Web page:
It's inevitable that some fans will abandon a band when it gets "too big;" music fans love the sense of being in on something small and special. At a certain point, when a band blows up commercially and starts attracting a more "mainstream" audience, many of the fans will leave the band behind and search for the next cool, small thing.
That will certainly happen to The Black Keys, now that they are arguably one of the most popular rock bands in America. I don't think Dan Auerbach and Patrick Carney are too concerned about that, though. If they were, they probably wouldn't be allowing their songs to be used in TV commercials and on the latest Twilight movie soundtrack. For every hipper-than-thou fan that leaves, 10 kids just getting exposed to The Black Keys will jump on board the bandwagon.
More interesting, though, is the musical crossroads The Black Keys approach on Brothers, and in their show Wednesday night. The duo's new music stretches far beyond the raucous drums-n-guitar blues-rock they made their name with, delving into soul and R&B and especially stretching Auerbach's vocal approach in new exciting ways.
At Wednesday's show, it was easy to know when new songs were going to pop up in the set--it was whenever the bass player and keyboard player touring with The Black Keys joined Auerbach and Carney on stage. The expanded touring lineup is an indication that The Black Keys' musical ideas are moving beyond the clamor they can strike up as a duo, and if they continue in that direction, fans could find themselves forever debating the "old-school," bluesy Black Keys versus the new (and I would argue, improved), more expansive version of the band.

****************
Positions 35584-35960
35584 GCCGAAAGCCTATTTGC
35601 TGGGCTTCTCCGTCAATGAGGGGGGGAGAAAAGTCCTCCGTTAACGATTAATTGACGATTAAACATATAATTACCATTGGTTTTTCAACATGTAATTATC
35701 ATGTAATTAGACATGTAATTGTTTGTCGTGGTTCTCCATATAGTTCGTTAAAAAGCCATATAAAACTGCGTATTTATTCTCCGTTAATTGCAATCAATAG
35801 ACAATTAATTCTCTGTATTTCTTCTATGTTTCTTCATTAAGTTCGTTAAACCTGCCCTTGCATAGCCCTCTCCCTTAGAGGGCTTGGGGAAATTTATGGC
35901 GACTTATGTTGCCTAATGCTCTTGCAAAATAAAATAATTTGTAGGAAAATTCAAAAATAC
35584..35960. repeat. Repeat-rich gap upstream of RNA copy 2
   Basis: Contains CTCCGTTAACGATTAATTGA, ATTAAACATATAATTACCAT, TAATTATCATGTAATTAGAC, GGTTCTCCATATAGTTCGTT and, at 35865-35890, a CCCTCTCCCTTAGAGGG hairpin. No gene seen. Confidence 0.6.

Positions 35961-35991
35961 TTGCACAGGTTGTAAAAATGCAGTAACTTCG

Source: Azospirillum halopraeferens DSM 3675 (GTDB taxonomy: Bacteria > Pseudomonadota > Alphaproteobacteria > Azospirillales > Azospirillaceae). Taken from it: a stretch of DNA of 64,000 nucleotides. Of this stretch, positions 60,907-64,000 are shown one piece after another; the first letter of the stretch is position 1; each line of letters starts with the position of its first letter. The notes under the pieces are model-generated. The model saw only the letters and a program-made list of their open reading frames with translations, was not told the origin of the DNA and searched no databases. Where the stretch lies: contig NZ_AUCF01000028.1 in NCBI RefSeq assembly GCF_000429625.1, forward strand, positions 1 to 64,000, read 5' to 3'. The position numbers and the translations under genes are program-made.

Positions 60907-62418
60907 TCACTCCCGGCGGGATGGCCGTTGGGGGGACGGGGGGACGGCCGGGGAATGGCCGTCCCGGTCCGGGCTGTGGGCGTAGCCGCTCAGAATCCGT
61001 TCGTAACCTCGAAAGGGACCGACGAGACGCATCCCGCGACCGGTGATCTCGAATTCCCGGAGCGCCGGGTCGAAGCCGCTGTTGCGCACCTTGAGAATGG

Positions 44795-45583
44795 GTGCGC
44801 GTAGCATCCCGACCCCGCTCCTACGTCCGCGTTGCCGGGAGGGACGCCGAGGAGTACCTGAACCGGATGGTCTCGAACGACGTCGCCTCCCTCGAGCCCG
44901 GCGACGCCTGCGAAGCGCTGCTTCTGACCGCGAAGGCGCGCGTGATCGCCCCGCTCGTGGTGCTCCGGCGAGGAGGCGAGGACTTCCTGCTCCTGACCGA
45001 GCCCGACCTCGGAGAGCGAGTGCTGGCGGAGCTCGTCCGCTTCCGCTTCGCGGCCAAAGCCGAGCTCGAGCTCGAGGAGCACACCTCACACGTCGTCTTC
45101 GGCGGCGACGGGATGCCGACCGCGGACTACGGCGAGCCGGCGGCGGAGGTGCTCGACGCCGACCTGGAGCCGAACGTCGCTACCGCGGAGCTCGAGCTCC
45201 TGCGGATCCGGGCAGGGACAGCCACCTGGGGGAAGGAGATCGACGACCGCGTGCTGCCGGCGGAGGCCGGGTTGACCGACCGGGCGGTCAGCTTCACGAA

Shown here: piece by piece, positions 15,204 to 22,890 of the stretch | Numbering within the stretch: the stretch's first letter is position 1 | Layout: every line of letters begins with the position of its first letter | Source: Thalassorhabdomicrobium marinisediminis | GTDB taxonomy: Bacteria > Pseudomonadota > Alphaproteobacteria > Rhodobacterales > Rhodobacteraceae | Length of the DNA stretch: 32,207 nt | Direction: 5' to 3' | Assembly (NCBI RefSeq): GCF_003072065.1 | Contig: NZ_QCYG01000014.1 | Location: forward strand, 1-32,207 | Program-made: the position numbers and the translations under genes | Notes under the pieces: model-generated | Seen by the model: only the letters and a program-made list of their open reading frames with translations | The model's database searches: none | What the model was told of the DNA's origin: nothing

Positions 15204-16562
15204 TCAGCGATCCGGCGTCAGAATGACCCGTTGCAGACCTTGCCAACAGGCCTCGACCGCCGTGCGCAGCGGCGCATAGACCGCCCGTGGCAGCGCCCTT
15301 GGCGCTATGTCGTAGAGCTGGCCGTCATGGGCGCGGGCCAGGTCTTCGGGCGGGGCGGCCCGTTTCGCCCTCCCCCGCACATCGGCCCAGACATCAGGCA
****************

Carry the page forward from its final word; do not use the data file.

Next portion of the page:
Count me in the camp who wants Auerbach and Carney to explore every direction that strikes their fancy. Wednesday, the new material delivered by the expanded lineup were the clear highlights, full of sinuous grooves, plenty of hooks and Auerbach's best vocals of the night. Songs like the clattering, reverb-drenched "Howlin' for You" and whistle-abetted, swanky "Tighten Up" were excellent, as was the slow-burning "Too Afraid to Love You" and mid-tempo, loping grooves of "Ten Cent Pistol." Auerbach's falsetto on "The Only One" cut through The Depot's chattering crowd with ease, at least from where I was standing.
By comparison, the older material delivered by just Auerbach and Carney, while energetic and certainly popular with the crowd, just didn't work as well for me. Auerbach's passionate howls and Carney's manic drumwork are always going to be worth hearing, but I prefer the precision of the Brothers songs to the sloppier, somewhat jammy tracks from older albums like Rubber FactoryMagic Potion. and
That said, there was still plenty to love when The Black Keys did delve deeper into their catalog. "Stack Shot Billy" and the show-closing "Till I Get My Way" were both winning performances, as were "I Got Mine" and "Your Touch."
"This is the first day of the tour," Auerbach announced at the start of the 90-minute show. "We're a little discombobulated."
If Wednesday's show was truly "discombobulated," the audiences down the road have a lot to look forward to. And if The Black Keys current musical and career trajectory continues on the same path, we probably won't be seeing them somewhere as small as 1,200-capacity Depot again any time soon.